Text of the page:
But of course, gauging the relative racial impact of Katrina requires examining more than death figures anyway. Fortunately, fatalities were the least common of the effects from Katrina and its aftermath, eclipsed quantitatively by other concerns, such as displacement and property damage.

In terms of displacement, 272,000 blacks in New Orleans were uprooted by the post-Hurricane flooding (representing roughly ninety percent of all blacks in the city), as were 101,000 others. Those others are mostly white, but include several thousand Latinos and Asian Pacific Islanders as well. Considering that there were roughly 143,000 non-blacks in New Orleans at the time of the flood (according to the most recent available Census data from 2004), this means that seventy percent of non-blacks were displaced–a serious toll, but well below that for blacks. In fact if only ten percent of blacks were able to avoid displacement, while thirty percent of non-blacks were, this means that non-blacks were three times more likely than blacks to be able to stay in New Orleans after Katrina. In all, although blacks were only a little more than two-thirds of the population at the time of the flooding, they represented almost three-fourths of all persons displaced (10).

It should also be noted that blacks impacted by Katrina and the post-storm flooding were far worse off financially than whites affected: more than a third of affected blacks were poor, compared to less than fifteen percent of whites (11). This in turn has played a significant role in limiting the ability of blacks, relative to whites, to rebuild or move back to the city at all. Overall, in the pre-Katrina black population, more than a third were officially below the poverty line and the median household income was only $25,000. Among whites, only one in nine were poor and the median income was 2.4 times higher, at $61,000. Therefore even among homeowners, blacks are less likely to have the means to rebuild than are whites (12).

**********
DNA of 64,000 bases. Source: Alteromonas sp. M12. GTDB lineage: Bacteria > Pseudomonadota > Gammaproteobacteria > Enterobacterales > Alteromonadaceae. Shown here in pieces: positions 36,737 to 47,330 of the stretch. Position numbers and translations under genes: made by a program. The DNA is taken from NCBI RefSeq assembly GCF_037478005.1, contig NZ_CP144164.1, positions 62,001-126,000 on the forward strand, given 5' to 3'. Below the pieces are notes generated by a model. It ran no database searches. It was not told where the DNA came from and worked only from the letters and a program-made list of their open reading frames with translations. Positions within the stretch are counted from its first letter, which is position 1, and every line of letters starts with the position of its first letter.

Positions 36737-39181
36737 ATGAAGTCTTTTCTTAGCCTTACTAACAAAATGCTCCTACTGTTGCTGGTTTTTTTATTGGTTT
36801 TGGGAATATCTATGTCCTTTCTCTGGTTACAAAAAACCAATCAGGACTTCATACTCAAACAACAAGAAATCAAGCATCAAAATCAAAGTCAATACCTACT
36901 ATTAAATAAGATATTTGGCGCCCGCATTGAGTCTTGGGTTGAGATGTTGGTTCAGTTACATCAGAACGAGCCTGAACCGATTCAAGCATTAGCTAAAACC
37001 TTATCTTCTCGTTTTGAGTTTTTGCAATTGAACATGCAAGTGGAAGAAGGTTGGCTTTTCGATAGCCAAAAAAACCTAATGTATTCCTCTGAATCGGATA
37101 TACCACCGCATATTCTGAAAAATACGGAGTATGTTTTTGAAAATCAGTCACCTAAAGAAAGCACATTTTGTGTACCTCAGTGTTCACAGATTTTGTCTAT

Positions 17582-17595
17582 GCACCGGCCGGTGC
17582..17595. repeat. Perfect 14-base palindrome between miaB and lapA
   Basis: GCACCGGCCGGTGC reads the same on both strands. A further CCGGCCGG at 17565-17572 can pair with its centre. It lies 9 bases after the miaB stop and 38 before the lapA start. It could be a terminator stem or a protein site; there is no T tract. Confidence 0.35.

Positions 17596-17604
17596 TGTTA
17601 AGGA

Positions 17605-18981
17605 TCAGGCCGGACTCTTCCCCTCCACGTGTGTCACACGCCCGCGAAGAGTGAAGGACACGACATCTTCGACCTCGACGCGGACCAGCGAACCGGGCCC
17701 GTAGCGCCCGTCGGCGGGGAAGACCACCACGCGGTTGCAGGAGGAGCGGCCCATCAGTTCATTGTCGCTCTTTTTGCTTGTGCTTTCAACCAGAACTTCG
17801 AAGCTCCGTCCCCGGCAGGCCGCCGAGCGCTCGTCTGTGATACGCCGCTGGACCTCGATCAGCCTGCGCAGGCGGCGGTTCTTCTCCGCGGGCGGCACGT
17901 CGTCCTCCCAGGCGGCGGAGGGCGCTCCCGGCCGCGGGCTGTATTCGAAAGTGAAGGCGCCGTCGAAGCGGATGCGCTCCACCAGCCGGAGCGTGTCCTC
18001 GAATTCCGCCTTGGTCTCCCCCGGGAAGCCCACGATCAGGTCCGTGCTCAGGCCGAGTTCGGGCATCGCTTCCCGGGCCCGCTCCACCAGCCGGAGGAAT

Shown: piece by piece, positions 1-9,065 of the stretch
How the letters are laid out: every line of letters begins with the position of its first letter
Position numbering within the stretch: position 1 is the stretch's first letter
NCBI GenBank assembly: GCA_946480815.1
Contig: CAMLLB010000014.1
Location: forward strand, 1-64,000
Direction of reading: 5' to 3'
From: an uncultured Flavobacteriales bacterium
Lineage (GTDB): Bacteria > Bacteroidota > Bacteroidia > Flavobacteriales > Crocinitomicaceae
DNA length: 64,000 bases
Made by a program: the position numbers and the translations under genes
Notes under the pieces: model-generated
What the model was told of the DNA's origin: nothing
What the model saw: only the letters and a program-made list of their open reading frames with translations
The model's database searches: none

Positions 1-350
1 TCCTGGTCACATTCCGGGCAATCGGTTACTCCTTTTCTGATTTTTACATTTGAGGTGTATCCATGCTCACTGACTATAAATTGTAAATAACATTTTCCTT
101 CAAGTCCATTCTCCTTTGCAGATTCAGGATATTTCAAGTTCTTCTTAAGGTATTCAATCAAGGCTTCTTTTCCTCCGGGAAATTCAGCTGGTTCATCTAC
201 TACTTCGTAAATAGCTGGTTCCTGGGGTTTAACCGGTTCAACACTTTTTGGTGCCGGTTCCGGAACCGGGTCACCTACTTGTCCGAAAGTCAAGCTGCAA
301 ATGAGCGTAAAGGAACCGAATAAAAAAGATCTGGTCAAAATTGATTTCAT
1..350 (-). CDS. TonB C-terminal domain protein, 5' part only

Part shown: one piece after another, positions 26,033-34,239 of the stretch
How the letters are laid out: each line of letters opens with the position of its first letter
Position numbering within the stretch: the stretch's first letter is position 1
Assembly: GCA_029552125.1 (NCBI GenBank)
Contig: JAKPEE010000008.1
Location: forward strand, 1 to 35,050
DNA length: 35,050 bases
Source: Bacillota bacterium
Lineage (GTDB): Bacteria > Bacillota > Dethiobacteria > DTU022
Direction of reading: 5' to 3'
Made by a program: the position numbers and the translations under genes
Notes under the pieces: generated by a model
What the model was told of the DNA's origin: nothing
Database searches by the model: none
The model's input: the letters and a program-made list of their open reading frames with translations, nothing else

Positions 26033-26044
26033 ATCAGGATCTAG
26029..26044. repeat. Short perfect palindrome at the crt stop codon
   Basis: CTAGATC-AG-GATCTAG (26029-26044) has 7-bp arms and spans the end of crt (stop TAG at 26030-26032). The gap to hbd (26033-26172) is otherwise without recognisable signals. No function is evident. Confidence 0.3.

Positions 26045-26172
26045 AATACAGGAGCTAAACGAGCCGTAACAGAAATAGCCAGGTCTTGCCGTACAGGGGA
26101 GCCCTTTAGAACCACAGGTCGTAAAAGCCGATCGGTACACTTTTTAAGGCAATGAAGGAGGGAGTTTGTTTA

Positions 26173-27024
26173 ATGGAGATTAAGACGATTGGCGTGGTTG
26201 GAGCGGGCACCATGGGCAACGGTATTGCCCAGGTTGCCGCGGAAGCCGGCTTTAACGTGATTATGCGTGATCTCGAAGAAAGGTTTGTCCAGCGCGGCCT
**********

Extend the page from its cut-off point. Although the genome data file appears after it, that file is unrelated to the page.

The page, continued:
And of course, white New Orleanians were mostly homeowners to begin with, while most blacks were renters, further widening the gaps in the relative racial abilities to move back to the city (13). This is especially true, given the way in which average rents in the city have jumped by nearly forty percent since the storm. Three-bedroom apartments, that were going for less than $900 per month on average before Katrina, have jumped to over $1200; one-bedrooms are now renting for $800 per month on average and even efficiency apartments are renting for $725 per month: well above the range that is affordable for a low or moderate income family, and indeed, for most of the black folks who were displaced and have yet to return (14).